03 Sep Why Labor Day Is Just Another Day for the Invisible Homeless
Labor Day is an appropriate holiday to point out that unemployment or severe underemployment among youth formerly in foster care is topped only by those with disabilities. In some states it exceeds 60%, and I suspect based on what I heard from the kids themselves this summer that it’s actually even higher. Young people are exiting the foster care system — at age 18 in all but a handful of states — with few resources. More than 30,000 kids age out of foster care each year. Most do so without a single safe and caring adult in their lives and ill-prepared to successfully navigate the world of work. Fewer than half have their high school diplomas and yet 90% of the available jobs have that as a minimum requirement. Only 3% of all youth in care going on to college, and only 3% successfully graduate, which again limits opportunities. The U.S. Military is now severely limiting the number of soldiers it will accept who have G.E.D.s to less than 1% of those enlisted, and the Air Force won’t accept candidates with GEDs at all.
In this recent government study, the statistics on unemployment among young adults who were in foster care are truly horrifying: http://aspe.hhs.gov/hsp/08/fosteremp/
This study looked at young adults ages 18-24 who had been in foster care and compared their employment records and wages earned to that of both the general population and those coming from generational poverty. No matter the comparison, in all the states that the researchers studied youth formerly in foster care often failed to find a job at all, and when they did, their earning were one-third of what their peers made at age 24.
In virtually all states, kids age out of the foster care system at age 18. At age 17 1/2 there is a meeting where they are asked to inform the state of what they intend to do once they turn 18. If they are on target educationally — still pursuing their high school diplomas or a GED or higher ed — they have the option of “signing back into care” with that state’s independent living program (ILP). Again, this is all general, because laws and rules vary from state to state. However, many state’s ILP budgets have severely cut the aid that the kids get through that program, so again the level of support varies all over the place. Plus, many kids are so sick of the system at that point that the last thing in the world that they would do is sign themselves back in. After all, they are teenagers, and they are itching for independence anyway. Few understand the benefits of signing themselves back in the system — stable housing, money for college and the like. Rarely does anyone sit down with them and tells them the consequences of signing themselves out without an achievable plan of action in place. That’s how so many of them wind up homeless, forced into prostitution, drug or alcohol addicted, or in jail. And if you sign yourself out, it’s virtually impossible to sign yourself back in, though Georgia just announced that it is now offering a six-month grace period where a young person will supposedly have an easier time with that process.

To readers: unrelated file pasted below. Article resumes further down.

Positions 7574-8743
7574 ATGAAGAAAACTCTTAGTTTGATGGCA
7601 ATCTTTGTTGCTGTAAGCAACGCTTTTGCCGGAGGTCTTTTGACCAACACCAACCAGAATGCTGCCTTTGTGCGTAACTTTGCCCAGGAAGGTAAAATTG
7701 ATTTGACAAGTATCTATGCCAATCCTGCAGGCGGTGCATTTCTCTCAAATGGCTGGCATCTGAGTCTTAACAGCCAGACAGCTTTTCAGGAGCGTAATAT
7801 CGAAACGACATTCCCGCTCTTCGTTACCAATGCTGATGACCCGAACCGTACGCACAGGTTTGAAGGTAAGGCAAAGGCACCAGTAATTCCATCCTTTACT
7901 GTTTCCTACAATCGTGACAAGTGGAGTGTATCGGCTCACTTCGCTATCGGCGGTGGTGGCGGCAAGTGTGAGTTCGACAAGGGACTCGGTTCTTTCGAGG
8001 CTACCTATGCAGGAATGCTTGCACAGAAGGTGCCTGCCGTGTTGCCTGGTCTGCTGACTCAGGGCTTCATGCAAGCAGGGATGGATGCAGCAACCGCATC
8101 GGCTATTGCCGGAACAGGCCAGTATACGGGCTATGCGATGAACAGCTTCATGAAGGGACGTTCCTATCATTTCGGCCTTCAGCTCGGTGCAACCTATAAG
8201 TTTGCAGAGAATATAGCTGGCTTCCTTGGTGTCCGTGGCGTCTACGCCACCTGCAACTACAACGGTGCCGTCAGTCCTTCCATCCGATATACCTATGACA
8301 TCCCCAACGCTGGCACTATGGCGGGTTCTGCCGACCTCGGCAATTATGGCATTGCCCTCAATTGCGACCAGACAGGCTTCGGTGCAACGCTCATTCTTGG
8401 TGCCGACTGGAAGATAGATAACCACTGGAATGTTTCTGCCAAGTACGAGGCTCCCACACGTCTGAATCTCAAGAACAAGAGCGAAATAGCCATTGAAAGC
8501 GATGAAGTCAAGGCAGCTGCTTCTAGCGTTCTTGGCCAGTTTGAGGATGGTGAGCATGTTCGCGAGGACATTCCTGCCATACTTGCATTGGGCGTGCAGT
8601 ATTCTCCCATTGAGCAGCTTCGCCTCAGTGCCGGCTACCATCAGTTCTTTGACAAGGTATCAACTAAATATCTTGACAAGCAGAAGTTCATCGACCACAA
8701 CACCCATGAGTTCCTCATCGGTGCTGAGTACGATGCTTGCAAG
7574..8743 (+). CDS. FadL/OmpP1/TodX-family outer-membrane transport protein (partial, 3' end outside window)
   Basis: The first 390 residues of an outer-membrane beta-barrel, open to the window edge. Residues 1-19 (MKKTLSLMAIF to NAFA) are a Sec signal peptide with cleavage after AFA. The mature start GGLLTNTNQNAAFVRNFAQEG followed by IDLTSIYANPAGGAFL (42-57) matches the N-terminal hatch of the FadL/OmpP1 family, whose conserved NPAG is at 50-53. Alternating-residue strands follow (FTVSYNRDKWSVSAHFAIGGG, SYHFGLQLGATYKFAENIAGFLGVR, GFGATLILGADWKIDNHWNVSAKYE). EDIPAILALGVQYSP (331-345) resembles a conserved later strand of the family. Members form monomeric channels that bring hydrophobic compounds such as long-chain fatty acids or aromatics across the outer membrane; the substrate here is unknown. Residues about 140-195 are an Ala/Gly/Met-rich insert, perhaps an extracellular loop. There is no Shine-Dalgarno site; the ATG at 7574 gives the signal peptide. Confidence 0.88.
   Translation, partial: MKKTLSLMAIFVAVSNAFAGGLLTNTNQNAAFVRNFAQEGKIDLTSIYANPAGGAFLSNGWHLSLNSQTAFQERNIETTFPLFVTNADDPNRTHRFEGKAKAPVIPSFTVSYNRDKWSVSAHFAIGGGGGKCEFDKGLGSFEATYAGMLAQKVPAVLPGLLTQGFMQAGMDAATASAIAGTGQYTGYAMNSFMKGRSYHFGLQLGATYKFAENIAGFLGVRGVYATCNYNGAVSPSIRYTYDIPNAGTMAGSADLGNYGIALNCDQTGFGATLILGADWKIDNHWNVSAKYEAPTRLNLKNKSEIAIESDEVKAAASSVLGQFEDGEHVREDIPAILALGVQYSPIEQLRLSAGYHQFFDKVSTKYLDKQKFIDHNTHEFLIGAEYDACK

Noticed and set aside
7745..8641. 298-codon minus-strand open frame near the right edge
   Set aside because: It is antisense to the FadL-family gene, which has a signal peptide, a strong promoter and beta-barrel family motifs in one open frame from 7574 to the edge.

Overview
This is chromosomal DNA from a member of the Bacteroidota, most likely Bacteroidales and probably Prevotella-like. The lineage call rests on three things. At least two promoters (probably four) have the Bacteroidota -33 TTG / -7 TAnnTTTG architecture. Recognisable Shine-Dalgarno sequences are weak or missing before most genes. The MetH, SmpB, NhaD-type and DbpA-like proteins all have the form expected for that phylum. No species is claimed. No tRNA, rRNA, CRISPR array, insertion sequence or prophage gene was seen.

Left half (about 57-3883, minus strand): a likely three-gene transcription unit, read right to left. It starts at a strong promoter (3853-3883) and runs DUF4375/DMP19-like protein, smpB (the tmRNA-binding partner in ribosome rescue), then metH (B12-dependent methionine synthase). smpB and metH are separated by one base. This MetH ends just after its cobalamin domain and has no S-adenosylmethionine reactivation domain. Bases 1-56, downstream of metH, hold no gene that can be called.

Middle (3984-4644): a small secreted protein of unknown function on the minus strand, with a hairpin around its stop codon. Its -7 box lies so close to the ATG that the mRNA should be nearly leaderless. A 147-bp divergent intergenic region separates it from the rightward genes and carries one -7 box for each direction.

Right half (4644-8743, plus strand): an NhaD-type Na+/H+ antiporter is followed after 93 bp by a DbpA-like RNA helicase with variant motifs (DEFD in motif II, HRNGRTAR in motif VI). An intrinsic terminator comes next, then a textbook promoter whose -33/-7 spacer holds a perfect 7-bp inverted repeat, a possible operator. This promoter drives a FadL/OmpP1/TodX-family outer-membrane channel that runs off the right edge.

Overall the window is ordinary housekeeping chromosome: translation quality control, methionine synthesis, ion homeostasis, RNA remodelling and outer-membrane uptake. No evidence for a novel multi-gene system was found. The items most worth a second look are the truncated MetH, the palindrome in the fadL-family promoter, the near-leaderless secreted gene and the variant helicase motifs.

Here are some of the big issues our kids deal with:
* They age out without having proper IDs, so they cannot get jobs/register for school.
* They almost never have been able to get part-time jobs while they are in the system due to lack of access to transportation, spotty academic records, few activities on their applications, etc.
* They are at high risk for identity theft as a result of so many people having access to their information, so they age out only to find that enormous debts have been run up in their names. That limits their ability to get a job, an apartment, or a student loan.
* Girls in foster care are six times more likely to be teenage moms than their peers. Being a single mom makes it much more likely that you will spend your life in poverty, because you are struggling to find childcare and are only able to qualify for an entry level job.
* Only 3% go on to higher education, and only 3% of that number graduate from college. During college breaks, those who have managed to make it into school often wind up homeless and without food, because the dorms and cafeterias close.
* Some states still have laws on the books that criminalizes running away, so our kids often have records.
* Children in foster care are 10 times more likely to be prescribed psychotropic drugs, which again limits their employability and precludes military service, which many youth in care tend to look at as one of their main options.
These are just a few of the reasons that cause our kids to be set up for failure rather than set up for self-sufficient lives as productive members of our communities. Our teens are just like any other teenager — they want part-time jobs and internships. They want opportunities. Get involved with kids in foster care living in your community. Together we can find solutions that will help transform lives.